Hi Willen,I am curious: Why touching the high impedance audio input (specially floating input) cause horrible output? What kind of signal out body have to cause such output?
On a similar vein, if you connect the tip of a scope probe to the earth wire of a scope probe, you can still see a signal on the scope if you turn the gain up.Notice that I am not actually touching the resistor, just moving my finger nearby was enough to see a voltage. Remember ohms law, E=IR, so with R = 1Megohm does not take much I to develop a potential. Keep this in mind when making measurement of High Z circuits
I don't know if Ian Rogers mentioned it, but JimB certainly did, here:I think Ian Rogers mentioned this technique on another thread, but I cant find it now.
If you practice Yoga and are able to stand on your head, then the rest of your body would form a quarter wavelength radiator which could significantly enhance your transmitting gain.So if I wear an aluminum hat over my head, would it help the noise reduction or make it worse?
I am sorry for not being more specific. I was talking about the noises in my head!
If you practice Yoga and are able to stand on your head, then the rest of your body would form a quarter wavelength radiator which could significantly enhance your transmitting gain.
Sorry JB- yes it was you.I don't know if Ian Rogers mentioned it, but JimB certainly did, here:
They work quite well, I have used one a few times recently when looking at high frequency signals.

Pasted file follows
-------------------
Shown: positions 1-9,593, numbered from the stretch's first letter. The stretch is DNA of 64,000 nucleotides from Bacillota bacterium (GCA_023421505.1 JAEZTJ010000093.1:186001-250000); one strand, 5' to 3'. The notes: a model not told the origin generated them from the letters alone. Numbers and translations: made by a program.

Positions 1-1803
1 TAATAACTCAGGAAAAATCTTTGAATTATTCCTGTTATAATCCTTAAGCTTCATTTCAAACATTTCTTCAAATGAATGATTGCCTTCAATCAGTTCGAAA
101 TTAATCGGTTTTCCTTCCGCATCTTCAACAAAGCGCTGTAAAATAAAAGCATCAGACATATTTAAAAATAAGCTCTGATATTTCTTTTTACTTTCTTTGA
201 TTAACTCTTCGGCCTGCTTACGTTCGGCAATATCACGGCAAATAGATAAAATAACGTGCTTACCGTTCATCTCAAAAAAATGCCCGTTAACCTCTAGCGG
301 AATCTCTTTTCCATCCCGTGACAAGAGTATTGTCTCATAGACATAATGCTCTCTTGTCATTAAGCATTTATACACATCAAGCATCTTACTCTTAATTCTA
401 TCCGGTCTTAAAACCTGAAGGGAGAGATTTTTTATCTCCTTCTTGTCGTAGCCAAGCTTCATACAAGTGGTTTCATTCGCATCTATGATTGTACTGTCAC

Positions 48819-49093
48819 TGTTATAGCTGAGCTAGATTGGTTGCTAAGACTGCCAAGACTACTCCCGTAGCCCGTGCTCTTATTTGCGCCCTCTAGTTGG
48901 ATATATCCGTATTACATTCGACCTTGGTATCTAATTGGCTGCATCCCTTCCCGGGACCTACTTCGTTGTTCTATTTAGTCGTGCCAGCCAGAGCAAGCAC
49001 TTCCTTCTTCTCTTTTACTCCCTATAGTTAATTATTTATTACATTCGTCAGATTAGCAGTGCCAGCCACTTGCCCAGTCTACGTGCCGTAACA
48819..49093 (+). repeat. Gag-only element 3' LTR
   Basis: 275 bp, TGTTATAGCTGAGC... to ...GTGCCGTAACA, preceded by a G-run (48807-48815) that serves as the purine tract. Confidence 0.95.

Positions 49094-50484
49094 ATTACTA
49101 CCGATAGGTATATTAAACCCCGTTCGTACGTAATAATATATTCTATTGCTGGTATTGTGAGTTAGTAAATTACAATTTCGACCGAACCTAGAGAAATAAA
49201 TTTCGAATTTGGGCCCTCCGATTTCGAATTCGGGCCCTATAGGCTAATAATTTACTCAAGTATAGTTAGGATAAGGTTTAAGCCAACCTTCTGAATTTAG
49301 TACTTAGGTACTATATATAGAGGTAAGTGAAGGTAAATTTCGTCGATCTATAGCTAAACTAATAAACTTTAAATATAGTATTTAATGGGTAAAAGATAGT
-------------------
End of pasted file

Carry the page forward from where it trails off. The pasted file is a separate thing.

Hi MB,I only had mentioned this because I was measuring the resistance of a high ohmic value resistor, and I noticed how the lower ordered digits bobbled around. As an experiment I put the resistor in a metal box (see first post), and by doing so the reading settled out. So it was just an observation.
I was trying to think where one might use such high value resistors and at the moment I cant really think of any, but let's say you need an amp with a gain of 1 million for example. One might be quick to take an op amp and use the Av=RF/RI thus grabbing one big resistor for RF, but knowing what we know about the possible noise of a large ohmic resistor might instead go for a 2 stage op amp with each one having a gain of 1000, thus reducing the noise contribution associated with very large ohmic resistors. According to my spell check ohmic is not a word, hmm...
The noise issue associated with large resistance is discussed in the low level measurement handbook. I will see if I can round up the link.
RIP Bob Pease,Funny you should mention the 555 Spec, at my last job we were forbidden from using the part (At the time, did not know why only it was off-limits). Anyways I been reading a lot of old articles from Analog Jedi Bob Pease, I came across this bit where Mr. Pease gives his opinion on the ubiquitous 555.
Quoted from Source: http://electronicdesign.com/analog/what-s-all-555-timer-stuff-anyway
Pease replied in his characteristically straightforward way. He noted:
“Hi, Jeff H., I have almost never used a 555. Maybe never? I use op-amps, LM324's, LM311's, LF356's. I use 74HC04's and 74C14's but not 555's. I've used ECL fast logic, and discrete transistors. But the 555 just does not do anything precise, or even semi-precise, that I need done. So that's one thing I can "share" - my favorite circuit to use a 555, is: a blank piece of paper. Never touch the things. Go ahead and print that. / rap”